There were other little disturbing things – like the sense that someone had been in the place while I was at work, that Mr D conveniently kept forgetting to provide me with a copy of my lease agreement or receipts for my deposit and rent, and that the WiFi (which I was paying for) seldom worked. And so, when a “basement suite” miraculously opened up at the beginning of July – right across the road from the church where I’m working and attending – I jumped at it.
I immediately felt more at home – which is strange, because it has its own little challenges. Firstly, there’s no Internet at all and the cellphone signal is erratic at best. Secondly, here I have a young, attractive woman, her 7-year-old daughter and their overly-jumpy Rottweiler (Trigger) living above me. I introduced myself to all of them but was given rather an icy reception by the adult and a nervy growl, bark and baring of teeth by the Rottweiler. I haven’t tried to re-establish communication since, I must admit. Big, nervy dogs make me nervous; so do stand-offish single mothers of a certain age.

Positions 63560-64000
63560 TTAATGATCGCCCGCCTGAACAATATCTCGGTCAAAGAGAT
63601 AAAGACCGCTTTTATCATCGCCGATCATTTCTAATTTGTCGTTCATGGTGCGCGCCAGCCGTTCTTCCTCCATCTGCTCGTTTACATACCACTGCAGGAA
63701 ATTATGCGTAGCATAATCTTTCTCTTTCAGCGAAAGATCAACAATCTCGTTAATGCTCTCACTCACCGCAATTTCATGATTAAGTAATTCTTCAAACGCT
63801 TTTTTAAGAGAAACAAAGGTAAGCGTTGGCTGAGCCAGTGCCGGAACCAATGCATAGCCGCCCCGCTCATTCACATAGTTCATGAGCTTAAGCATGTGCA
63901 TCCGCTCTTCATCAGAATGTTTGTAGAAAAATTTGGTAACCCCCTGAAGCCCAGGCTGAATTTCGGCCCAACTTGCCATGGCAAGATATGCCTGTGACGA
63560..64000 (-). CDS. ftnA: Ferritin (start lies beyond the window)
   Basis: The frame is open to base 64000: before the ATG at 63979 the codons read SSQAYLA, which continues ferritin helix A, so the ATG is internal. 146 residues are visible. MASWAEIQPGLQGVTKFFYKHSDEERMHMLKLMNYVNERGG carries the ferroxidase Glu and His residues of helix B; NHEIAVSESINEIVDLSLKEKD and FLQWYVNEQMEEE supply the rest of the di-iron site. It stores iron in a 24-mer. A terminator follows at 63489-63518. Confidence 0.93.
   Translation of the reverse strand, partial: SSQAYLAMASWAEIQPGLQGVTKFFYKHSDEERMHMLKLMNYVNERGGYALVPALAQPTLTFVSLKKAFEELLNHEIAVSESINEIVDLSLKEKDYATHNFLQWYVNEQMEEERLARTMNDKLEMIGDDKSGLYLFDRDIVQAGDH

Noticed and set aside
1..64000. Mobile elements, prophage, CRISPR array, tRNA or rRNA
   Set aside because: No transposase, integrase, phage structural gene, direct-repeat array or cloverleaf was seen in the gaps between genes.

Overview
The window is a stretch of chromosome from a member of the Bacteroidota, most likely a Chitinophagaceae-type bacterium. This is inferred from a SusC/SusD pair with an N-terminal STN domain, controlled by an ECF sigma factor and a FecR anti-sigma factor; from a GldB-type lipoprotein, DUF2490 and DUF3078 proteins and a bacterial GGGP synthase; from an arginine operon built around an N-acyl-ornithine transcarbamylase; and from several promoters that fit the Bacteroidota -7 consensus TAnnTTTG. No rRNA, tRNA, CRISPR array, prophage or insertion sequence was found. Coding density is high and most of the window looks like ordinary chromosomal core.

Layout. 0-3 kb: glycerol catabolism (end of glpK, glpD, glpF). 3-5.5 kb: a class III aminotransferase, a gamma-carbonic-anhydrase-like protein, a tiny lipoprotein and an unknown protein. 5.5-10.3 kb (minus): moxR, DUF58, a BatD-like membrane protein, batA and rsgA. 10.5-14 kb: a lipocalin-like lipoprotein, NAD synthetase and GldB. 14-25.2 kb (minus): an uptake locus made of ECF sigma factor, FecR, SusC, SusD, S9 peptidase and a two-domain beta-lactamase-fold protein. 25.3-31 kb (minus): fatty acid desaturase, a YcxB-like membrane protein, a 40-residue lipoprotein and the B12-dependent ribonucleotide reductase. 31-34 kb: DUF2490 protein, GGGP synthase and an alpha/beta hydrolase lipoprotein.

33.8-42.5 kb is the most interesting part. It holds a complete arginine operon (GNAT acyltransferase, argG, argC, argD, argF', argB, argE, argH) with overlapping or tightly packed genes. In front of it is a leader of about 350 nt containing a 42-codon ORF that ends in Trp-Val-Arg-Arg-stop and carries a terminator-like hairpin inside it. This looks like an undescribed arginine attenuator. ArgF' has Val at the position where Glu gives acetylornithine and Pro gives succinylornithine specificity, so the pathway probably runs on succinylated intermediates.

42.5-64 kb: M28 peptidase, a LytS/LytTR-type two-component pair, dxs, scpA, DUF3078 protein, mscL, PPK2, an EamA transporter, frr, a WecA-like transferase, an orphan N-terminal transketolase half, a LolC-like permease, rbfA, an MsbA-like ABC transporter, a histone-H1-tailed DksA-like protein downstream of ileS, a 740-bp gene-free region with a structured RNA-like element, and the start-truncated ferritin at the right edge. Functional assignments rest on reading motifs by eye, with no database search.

Speaking of which – clearly no-one ever taught her lightness of foot, or how to glide gracefully. She seriously sounds like an angry elephant pounding the floorboards above my head. And her daughter! Her daughter reminds me even more of the continent of my birth – she could pass for a herd of Wildebeest stampeding across the Serengeti, or of a rumbling Highveld thunderstorm. Thankfully Trigger is at least quiet – barely a click clack or pitter patter of its feet across the floorboards above. Well, I assume it’s Trigger but I could be wrong – I don’t know how big the guinea pigs grow here in Canuckistan.
Don’t hear what I’m not saying – I couldn’t be happier where I am. And it sure is saving on fuel costs (which brings me to my next topic – how I’ve been getting around. But that can wait for another day.)
* As I was about to hit “post” I heard that my new work visa had arrived – valid until May 2014. Very helpful indeed!
‡ The title of this post courtesy of Ashleigh Brilliant.